Undeterred in their commitment to Mohamed Morsi, Egypt’s first democratically elected president, demonstrators pledged to maintain sit-ins in east Cairo on Sunday despite the risk of continued violence and bloodshed after the massacre the day before of scores of their comrades.
At least 65 pro-Morsi protesters were killed Saturday by gunfire in an eight-hour attack by security forces and armed men dressed in civilian clothes. Medical sources put the number at 72, with the Muslim Brotherhood saying a roughly equivalent number were lying vegetative in hospitals.
“No one’s going anywhere,” said Abdel-Rahman Daour, one of several spokesmen at the sit-in outside the Rabaa al-Adawiya mosque. “We either have freedom or we die. We’re not going to live in a country without freedom.”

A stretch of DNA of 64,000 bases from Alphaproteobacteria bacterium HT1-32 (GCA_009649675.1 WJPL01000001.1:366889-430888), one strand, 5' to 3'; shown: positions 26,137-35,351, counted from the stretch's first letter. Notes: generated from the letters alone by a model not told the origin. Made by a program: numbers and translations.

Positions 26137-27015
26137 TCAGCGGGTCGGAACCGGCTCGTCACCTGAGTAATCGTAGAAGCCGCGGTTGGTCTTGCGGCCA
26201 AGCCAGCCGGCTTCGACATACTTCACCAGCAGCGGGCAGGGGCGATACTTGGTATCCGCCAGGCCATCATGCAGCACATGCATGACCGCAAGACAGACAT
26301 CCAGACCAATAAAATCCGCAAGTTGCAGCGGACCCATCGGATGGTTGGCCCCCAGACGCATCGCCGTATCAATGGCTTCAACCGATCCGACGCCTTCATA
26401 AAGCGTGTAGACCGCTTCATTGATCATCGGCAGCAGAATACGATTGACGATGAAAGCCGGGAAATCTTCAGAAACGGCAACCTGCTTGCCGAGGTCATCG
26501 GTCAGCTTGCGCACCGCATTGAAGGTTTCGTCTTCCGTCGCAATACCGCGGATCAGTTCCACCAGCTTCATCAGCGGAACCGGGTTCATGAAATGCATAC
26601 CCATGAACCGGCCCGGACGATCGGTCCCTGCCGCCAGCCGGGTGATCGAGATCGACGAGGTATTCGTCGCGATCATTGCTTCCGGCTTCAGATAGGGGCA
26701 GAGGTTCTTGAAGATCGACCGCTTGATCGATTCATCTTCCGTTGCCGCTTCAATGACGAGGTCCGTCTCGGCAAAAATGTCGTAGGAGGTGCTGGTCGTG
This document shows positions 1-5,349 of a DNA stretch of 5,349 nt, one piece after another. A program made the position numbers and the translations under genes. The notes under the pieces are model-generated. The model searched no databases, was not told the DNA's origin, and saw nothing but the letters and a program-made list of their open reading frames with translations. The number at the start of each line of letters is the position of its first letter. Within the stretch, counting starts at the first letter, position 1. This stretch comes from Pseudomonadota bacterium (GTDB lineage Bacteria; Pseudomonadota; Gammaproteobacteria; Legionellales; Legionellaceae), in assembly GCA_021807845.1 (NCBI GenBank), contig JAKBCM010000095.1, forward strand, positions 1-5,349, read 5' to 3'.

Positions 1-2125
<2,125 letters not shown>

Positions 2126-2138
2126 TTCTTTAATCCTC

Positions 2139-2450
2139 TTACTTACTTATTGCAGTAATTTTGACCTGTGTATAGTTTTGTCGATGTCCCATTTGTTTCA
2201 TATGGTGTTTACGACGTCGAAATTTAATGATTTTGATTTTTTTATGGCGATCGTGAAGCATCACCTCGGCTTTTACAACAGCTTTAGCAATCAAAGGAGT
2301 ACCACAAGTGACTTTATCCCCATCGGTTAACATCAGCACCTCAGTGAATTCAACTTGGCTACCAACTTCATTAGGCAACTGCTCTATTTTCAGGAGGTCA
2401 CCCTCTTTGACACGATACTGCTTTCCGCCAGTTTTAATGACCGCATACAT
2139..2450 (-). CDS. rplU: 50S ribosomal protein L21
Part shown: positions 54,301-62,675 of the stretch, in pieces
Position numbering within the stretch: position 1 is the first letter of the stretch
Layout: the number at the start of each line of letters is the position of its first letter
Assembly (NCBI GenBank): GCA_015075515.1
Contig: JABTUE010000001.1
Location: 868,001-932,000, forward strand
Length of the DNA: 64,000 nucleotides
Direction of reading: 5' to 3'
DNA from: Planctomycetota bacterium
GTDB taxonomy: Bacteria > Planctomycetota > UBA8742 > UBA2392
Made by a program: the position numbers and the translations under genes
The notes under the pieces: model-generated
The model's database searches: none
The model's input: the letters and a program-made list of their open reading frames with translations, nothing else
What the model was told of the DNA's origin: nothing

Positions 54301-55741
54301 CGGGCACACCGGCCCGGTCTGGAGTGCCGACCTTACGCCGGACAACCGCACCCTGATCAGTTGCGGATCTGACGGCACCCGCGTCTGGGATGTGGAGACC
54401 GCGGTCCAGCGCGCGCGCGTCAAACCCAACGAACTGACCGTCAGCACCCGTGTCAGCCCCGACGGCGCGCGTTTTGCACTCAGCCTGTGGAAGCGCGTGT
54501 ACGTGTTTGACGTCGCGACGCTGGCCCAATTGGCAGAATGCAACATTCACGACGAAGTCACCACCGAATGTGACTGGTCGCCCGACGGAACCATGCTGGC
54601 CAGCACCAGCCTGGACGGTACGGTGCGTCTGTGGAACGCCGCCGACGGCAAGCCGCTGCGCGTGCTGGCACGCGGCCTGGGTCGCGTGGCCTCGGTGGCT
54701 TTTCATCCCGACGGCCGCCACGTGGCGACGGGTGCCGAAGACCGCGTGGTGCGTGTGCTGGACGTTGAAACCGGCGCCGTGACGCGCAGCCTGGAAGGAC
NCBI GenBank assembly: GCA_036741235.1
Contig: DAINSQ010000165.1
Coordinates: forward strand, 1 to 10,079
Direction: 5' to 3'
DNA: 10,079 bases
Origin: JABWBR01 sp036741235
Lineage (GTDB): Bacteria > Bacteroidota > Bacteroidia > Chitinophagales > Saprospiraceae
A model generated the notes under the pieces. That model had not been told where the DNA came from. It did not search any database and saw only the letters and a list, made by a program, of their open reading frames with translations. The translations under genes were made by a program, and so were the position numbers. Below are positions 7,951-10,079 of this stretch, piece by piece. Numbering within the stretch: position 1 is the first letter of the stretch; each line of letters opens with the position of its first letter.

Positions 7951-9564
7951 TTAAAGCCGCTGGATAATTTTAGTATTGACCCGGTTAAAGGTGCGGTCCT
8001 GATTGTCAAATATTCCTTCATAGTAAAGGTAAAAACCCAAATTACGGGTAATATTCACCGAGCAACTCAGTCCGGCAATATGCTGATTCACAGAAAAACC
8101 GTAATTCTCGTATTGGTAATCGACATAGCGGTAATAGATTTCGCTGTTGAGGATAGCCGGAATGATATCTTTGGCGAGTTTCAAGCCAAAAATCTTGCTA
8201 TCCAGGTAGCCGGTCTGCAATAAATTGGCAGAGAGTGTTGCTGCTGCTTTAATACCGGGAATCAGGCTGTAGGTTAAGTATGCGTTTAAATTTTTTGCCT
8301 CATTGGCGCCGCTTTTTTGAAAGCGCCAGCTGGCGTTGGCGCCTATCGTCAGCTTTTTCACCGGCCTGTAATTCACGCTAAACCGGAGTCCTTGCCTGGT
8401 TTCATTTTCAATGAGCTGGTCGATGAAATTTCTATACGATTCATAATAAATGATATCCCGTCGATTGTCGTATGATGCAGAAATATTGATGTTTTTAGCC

Tens of thousands of Morsi supporters have camped outside the mosque since late June when the president’s overthrow began to seem likely. Egypt’s interior minister has made it clear that he intends to clear Rabaa as soon as possible, and Saturday’s massacre in a nearby street was considered an attempt to intimidate the protesters.
On Friday hundreds of thousands of anti-Morsi protesters turned out in support of a call by Egypt’s army chief, Abdel Fatah al-Sisi, for a crackdown on what he called terrorists – a move sceptics saw as a veiled threat to protesters at Rabaa.
But Daour compared the defiant mentality at Rabaa to that of protesters in Tahrir Square during the 2011 uprising that toppled Hosni Mubarak. While Morsi’s Muslim Brotherhood diverged from – and frequently condemned – secular-minded revolutionaries following the uprising, they were present in Tahrir before Mubarak’s resignation.